1. All true … watching the Mex GP paddock … could see peeps that you KNEW were not F1-related, running to see …

      Sweet Little Sixteen
      She’s just got to have
      About half a million
      Framed autographs
      Her wallet’s filled with pictures
      She gets ’em one by one
      Become so excited
      Watch her, look at her run, boy

  11. Is there any other top-line sport in the world that offers such unfettered access to the participants moments before the action? It’s too much!

  12. I just think adults need to act like adults

    This is not unique to F1 at all. F1 is just reflecting the shift of society in general with the lack of adults acting like adults. We see it across all spectrums of daily life.

    However, Drive to Survive has exacerbated the issues in my opinion. It has been a poisoned chalice. It has brought tremendous interest and revenue to F1, but along with all that comes a downside. And part of the downside is that the participants aren’t viewed as actual people anymore but as characters on screen. Some of those characters they love. Some they hate. But regardless of whether they are loved or hated, they have lost part of their humanity in the process.

    1. Generally by the time you hit your teens you realize that adulthood doesn’t really change stupidity or behavior. Bad actors will remain bad actors independent of their natural age.

  13. There was a quote from a MotoGP rider this year during the Japanese GP (I think it was Marco Bezzecchi), that he likes that race the most because almost everywhere else the fans want/expect the riders to give them some memorabilia, but in Japan the fans bring gifts to the riders. I was glad to hear something like that from someone on the other side of the athlete/fan line, because I have been very miffed in the past 2 years when a lot of people started to bring signs in a lot of different sport, saying to athletes, just plainly “give me your gloves”, “give me your shirt”, etc. No “please”, no respectfulness. I don’t know if it was caused by the inability to attend events during 2020 or not, but before that I have not really seen things like that, and it really does seem spectators forget to show respect more and more. It’s sad that F1 drivers have to speak after some unfortunate events like Gasly having his stuff stolen, but I think it’s important.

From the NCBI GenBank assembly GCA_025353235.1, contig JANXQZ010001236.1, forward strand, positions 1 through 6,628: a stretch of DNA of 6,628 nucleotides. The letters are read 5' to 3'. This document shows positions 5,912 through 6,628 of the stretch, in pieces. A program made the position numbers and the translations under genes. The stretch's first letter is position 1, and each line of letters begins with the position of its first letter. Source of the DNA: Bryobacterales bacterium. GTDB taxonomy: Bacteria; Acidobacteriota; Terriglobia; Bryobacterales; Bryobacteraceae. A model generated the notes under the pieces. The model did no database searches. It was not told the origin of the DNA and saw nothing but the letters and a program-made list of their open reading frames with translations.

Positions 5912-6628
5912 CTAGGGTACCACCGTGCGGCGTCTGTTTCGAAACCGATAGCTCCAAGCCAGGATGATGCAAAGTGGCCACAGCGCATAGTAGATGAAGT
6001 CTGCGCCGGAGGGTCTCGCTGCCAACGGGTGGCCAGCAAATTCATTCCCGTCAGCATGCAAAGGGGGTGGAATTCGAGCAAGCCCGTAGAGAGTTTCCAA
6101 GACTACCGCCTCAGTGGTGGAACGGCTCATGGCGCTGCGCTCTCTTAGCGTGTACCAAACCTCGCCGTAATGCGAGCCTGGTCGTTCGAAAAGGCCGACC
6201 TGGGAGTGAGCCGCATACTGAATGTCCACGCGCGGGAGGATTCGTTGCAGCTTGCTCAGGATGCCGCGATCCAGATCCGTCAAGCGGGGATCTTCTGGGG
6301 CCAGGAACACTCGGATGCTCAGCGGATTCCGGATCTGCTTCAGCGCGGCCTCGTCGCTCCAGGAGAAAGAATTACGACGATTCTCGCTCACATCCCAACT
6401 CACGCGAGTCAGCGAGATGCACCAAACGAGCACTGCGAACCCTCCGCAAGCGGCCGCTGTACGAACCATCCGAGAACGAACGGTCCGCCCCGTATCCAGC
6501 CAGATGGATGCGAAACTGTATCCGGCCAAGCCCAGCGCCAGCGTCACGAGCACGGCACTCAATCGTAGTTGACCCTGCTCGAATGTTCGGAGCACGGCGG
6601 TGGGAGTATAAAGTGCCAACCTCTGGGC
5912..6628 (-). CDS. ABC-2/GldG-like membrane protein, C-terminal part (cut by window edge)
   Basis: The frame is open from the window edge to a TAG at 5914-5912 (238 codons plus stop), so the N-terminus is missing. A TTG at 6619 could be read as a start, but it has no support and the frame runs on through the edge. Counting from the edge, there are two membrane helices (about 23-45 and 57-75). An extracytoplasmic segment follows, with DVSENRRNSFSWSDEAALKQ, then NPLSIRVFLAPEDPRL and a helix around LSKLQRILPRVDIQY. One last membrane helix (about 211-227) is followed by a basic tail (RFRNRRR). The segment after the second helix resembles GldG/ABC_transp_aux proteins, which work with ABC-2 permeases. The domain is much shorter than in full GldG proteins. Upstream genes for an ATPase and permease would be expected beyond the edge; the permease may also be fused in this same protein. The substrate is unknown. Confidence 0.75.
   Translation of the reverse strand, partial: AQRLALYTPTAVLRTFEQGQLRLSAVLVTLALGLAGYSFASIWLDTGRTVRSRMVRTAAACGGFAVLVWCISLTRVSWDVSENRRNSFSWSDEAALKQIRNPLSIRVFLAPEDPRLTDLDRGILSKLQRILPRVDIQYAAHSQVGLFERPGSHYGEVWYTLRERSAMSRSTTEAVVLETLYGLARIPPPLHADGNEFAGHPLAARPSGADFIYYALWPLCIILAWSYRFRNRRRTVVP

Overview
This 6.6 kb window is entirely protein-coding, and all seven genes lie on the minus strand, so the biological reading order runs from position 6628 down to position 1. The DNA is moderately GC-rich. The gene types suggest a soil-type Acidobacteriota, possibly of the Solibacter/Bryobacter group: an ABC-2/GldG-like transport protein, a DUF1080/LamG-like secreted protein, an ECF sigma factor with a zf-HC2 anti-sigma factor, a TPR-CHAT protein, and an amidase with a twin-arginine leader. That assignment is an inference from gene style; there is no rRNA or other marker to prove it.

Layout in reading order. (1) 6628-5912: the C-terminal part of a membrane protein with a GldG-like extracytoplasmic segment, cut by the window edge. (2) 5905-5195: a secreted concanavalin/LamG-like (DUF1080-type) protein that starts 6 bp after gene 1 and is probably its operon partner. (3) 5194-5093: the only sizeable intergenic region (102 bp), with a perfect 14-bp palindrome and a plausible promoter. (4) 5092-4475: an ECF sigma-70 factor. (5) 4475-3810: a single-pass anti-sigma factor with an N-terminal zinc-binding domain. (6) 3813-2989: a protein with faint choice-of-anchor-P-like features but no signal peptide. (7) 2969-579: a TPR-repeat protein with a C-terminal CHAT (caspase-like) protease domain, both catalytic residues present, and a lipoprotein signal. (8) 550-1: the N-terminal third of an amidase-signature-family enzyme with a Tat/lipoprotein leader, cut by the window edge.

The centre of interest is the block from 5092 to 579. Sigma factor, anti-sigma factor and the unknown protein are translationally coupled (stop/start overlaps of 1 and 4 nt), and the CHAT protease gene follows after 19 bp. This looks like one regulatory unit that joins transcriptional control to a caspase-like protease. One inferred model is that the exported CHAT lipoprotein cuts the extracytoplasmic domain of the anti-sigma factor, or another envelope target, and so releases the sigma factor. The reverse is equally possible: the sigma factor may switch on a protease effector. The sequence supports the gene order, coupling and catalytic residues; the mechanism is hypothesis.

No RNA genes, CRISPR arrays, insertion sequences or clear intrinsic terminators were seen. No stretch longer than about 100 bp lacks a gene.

14. Is this just a Mexican GP issue? There must be some vast, tumbleweedy paddocks like Baku, and maybe Abu Dhabi in an uncompetitive season, that could use a planeload of Mexicans to liven things up.

    Gasly will be able to keep an eye on his stuff soon, when he gets his race ban.

  15. Better watch F1 on TV.
    Leave the drivers alone. Let them do their work, let them concentrate. They are professionals risking their lives. They do not care about a selfie. They are fighting for a job next season.

    I have been to a lot a races.
    Most of the atendees do not know much about F1. For them it is like going to Disneyland. And after a few laps they get bored.

    Real F1 fans watch on TV. Statistics. Interviews. Technical and Race Analysis. You see every corner, every angle. Every fight for position. You can take notes.
    Better seat and better food at home.
    No standing in line. No dirty bathrooms. No expensive parking.
    Thousands of advantages of staying at home.